They might be maps: maps of the area, maps of the otherworld, maps of the stars… or ‘maps’ of music, or energy lines.
A strong theory is that the art represents images seen by shamans during rituals, as they are common across many different cultures who most likely wouldn’t have had any contact.
These Pagan symbols may well have been used as meditation devices, to guide seekers on Journeys.
Whatever their original purpose, we can utilise them now for any of these reasons as fits with our personal practice. The Irish Pagan symbols that remain to us are an incredibly valuable connection to our ancestors, and the wisdom of ancient Ireland.
I’d love to learn what Pagan symbols call to you, or which ones you make use of? Let me know in the comments below!
If you want to get some focused guidance on where (or how) to start exploring an authentic Irish spiritual practice, I’ve just released 2 Beginners’ Classes on the Irish Pagan School…
Sound and Matter – a Scéal of a Tale of Old Ireland, and the Ogham.
What are the place, time, person, and cause of the invention of the Ogham? Not hard.
Its place – Hibernia, or Ireland as we know it now. In the time of Bres son of Elatha king of Ireland it was invented. Now, that’s not the bad Bres, the half Fomorian who enslaved the Tuatha Dé… ‘tis a different Bres we’re talking about here.
Its person – well that was none other than Oghma. Son of Elatha, son of Delbaeth, and brother to Bres (that’s the same Bres, not the bad Bres). For Bres, Oghma and Delbaeth are the three sons of Elatha, son of Delbaeth there. In case that wasn’t clear.
Now Oghma, a man well skilled in speech and in poetry, invented the Ogham. The cause of its invention was, as a proof of his ingenuity, and that this speech should belong to the learned apart, to the exclusion of rustics and herdsmen. He might not have been a huge fan of rustics or herdsmen, the tales don’t tell us for certain, but sure not many of the nobles were, back then. Except maybe for the Dagda, who never seemed to mind the odd rustic or herdsman in amongst his company.
And that is how the cause of it’s invention is recorded, but is it truly so? Is there more to the tale, that we don’t yet know?
Whence the Ogham got its name, was according to sound and to matter, who are the father and the mother of the Ogham.
Oghma, the first inventor, spoke and sang it in respect to its sound, indeed. According to matter, however, ogum is og-uaim, the little egg hatched in a cave… perfect alliteration, which the poets applied to poetry by means of it. For by letters Gaeilge is measured by the poets, and when they are written are they done.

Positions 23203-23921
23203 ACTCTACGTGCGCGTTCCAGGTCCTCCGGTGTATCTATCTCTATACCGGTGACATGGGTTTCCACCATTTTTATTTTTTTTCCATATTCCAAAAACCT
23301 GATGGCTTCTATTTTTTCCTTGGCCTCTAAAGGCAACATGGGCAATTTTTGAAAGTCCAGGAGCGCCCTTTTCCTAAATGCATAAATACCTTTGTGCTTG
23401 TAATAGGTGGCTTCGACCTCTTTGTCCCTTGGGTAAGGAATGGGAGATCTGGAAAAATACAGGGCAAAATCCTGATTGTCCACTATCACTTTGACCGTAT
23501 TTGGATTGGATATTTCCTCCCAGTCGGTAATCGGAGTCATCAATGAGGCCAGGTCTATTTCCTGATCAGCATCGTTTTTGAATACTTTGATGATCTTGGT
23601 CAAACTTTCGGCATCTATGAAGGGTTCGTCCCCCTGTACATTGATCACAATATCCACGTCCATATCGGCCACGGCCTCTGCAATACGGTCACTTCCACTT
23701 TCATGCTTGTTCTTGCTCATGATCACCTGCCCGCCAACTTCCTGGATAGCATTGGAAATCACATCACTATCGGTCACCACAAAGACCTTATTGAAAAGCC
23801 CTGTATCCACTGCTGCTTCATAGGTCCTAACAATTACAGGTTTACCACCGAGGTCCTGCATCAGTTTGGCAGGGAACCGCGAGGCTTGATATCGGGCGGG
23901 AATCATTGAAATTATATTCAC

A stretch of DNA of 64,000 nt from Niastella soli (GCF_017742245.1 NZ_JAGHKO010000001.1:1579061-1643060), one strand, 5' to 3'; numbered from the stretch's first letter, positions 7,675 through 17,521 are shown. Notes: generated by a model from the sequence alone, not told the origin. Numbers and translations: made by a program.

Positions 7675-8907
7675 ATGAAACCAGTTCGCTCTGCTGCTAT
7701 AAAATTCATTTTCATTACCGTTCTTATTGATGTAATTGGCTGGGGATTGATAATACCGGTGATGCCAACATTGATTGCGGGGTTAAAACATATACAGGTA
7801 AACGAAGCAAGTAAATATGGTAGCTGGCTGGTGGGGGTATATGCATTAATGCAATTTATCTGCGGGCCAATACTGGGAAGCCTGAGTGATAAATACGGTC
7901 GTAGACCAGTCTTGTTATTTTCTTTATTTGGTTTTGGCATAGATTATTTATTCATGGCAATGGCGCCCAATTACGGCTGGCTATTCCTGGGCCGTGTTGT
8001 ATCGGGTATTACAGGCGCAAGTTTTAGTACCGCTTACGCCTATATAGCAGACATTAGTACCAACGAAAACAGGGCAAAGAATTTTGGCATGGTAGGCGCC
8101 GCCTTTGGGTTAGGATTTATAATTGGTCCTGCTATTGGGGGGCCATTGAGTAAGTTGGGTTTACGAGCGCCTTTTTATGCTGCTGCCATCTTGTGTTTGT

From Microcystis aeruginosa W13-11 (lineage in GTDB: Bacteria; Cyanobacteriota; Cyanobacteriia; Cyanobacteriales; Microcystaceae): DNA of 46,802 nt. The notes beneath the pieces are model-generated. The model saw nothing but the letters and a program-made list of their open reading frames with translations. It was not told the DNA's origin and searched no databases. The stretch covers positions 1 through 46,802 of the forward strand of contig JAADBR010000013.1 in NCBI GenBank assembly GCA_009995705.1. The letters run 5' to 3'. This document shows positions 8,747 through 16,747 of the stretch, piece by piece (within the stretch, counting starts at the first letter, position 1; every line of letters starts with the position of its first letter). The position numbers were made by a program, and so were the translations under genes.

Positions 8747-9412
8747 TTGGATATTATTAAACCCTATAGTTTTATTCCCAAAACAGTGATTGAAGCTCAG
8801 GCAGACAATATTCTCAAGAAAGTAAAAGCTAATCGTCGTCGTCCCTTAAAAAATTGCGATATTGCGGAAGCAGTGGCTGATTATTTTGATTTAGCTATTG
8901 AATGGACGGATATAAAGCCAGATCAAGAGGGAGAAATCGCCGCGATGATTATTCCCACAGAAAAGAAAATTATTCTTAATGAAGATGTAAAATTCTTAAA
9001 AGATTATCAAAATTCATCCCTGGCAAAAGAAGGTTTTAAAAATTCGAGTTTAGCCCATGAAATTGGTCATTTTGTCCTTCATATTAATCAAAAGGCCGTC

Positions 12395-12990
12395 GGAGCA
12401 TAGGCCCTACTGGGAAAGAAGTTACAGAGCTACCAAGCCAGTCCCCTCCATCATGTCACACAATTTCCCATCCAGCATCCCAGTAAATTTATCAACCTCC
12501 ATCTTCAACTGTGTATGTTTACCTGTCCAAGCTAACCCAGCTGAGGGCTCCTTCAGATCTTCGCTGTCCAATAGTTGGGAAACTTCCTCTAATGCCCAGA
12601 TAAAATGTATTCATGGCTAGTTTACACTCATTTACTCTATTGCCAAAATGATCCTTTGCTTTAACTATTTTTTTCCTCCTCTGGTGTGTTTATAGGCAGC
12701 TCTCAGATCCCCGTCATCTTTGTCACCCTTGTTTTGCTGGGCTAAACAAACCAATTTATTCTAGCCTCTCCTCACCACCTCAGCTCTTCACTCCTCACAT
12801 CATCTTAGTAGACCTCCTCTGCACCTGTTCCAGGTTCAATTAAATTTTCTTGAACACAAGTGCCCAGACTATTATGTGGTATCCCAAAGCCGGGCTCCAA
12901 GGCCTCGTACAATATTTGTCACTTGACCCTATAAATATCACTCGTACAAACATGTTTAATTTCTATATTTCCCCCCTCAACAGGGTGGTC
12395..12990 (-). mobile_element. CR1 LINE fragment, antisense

True too, is that the father of Ogham is Oghma, while the mother of Ogham is the hand or knife of Oghma.
The champion sat alone, in the darkness, in the dirt.
His restless hands moved through the clay in which he sat. Scooping, scraping, kneading, shaping, dispersing it back to the floor of the cave, then repeating the process again.
After a time, in the silence, he began a low hum. Starting deep down in his broad chest, it built steadily as it rose through his throat and flowed past his lips, softening and sweetening over his honey tongue as it was released to the air around him.
The cave accepted the sound, as ever she would, with the open arms of amplification and reverberation, gifting the champion his sound back to him, from many angles and in many ways. The essence of Ogham lived in that sound, discharged from the father to the womb of the mother.
It did not exist in our world though, without form, for that is ever the differentiation between the worlds – the formless and the formed.
Taking the clay, imbued with the sound and birthed from the body of the cave, the champion shaped matter, created a small round surface with his hands. And with his knife, he carved what came, shaping the sound around into the matter, twining the two into the first strokes, the early birch, the B.
And with that, a vision came, for the sound and the matter combined did form a gateway to Imbas Forosnai, and the champion saw Lugh, son of Ethliu, in pain as his wife was carried away from him into the Otherworld, and not once but seven times over. And he knew the birch, the Beith, would guard the woman, should Lugh let it, for the Ogham had told him true.
Oghma continued the process, the birth of Ogham, and each little egg he carved hatched a new letter into this world, there in the cave under the mound. And each new letter presented him with fresh Imbas, illuminating his experience, so that he understood. With each birth of sound, and matter, with each new letter, he knew it for a key to the wisdom between the worlds. With each new letter, the focus narrowed, and he learned to insert the key within the lock, and open the doorways to the Knowledge Which Illuminates.
There’s much more to the Ogham, oh and so much more to learn and know… but sure, they’re all stories for another day.
Primary Source –
[ed.] [tr.] Calder, George [ed. and tr.], Auraicept na n-Éces: The scholars’ primer, being the texts of the Ogham tract from the Book of Ballymote and the Yellow book of Lecan, and the text of the Trefhocul from the Book of Leinster, Edinburgh: John Grant, 1917.